When 9-year-old Asean Johnson gave his now-famous, fiery speech last spring at a rally to protest the mass closure of 49 Chicago public schools, he drew enough national attention that his school, at least, was spared.
In the months since, Johnson has become one of the most recognizable faces in a growing grassroots movement to end school closures. A recent article in Rethinking Schools perfectly lays out the devastating impact these closures have on students and communities, and highlights the local and national groups (many of them OTL allies) that are organizing to protect and support their public schools.
School closures are the "shock doctrine" of the education world, with real or manufactured crises used as justification to undermine and dismantle public institutions. In a recent OTL Campaign's infographic, we debunked some of those justifications to show that closures don't result in students enrolling in better schools and never generate the savings officials say they will. Instead, closures are they result of years of underfunding and a concerted push to turn public schools over to private charter school operators.
"Every year this brutal cycle becomes more familiar: Close public schools, replace with privatized charters, fire unionized teachers, replace with Teach for America or other low-wage temporary options, transfer funds and resources from public to private control, manufacture crisis then use it to impose policies that would otherwise meet stiff democratic opposition. As Chicago Teachers Union President Karen Lewis said last spring: 'Closing schools is not an education plan. It is a scorched earth policy.'”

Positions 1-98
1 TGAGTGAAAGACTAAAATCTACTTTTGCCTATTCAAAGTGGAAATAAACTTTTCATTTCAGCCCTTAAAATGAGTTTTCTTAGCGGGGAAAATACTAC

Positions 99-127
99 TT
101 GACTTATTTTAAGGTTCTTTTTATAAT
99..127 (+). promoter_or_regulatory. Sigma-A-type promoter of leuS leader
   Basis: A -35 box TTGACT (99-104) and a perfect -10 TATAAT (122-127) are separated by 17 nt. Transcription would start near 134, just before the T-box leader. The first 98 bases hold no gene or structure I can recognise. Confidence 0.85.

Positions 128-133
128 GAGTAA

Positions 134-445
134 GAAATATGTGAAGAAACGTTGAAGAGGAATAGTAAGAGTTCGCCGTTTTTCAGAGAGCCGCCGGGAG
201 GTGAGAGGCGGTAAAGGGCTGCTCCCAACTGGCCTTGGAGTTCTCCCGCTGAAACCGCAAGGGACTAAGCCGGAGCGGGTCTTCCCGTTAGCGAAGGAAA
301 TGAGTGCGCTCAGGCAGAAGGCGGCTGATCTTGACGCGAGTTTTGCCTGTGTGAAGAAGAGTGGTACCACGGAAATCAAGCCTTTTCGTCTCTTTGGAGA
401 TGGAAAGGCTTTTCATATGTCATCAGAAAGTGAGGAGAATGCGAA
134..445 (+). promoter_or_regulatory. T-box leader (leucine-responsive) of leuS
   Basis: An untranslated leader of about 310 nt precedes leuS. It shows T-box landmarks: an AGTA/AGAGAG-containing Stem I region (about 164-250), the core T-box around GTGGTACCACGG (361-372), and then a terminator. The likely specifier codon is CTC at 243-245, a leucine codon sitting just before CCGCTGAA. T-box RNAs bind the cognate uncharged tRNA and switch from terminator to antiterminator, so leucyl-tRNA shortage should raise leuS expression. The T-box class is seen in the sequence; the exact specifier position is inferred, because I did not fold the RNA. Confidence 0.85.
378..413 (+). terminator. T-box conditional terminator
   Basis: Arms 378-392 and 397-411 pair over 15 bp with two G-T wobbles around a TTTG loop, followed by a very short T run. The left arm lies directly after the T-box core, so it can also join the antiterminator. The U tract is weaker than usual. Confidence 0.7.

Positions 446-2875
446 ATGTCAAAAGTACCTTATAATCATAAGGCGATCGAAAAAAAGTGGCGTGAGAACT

Parents, students and teachers are fighting back. Groups like Journey for Justice, the Philadelphia Student Union, and the Urban Youth Collaborative are organizing in their communities and nationally to end closures and advocate for the types of investments and supports needed to strengthen and turnaround every struggling public school.
"Resistance is the necessary response to these policies of destruction. And it can change the dynamics. In Chicago, the passionate voice of 9-year-old Asean Johnson shaming Mayor Rahm Emanuel for closing an inconceivable 49 schools not only helped rally Chicago's pushback but also brought renewed national attention to the impact of school closings. Notably, Asean's school was one of a handful removed from the school closures list. In Philadelphia, a broad outpouring of parent, labor, youth, faith-based, and community voices forced a reduction in a planned closure of 37 schools down to two dozen.
Journey for Justice (J4J) has united parents and community activists from two dozen cities in a national campaign for a moratorium on school closings. In August, J4J staged actions in 25 cities and called for Secretary of Education Arne Duncan to resign and be 'held accountable for discriminatory, top-down policies that target communities of color and have not improved student outcomes.'”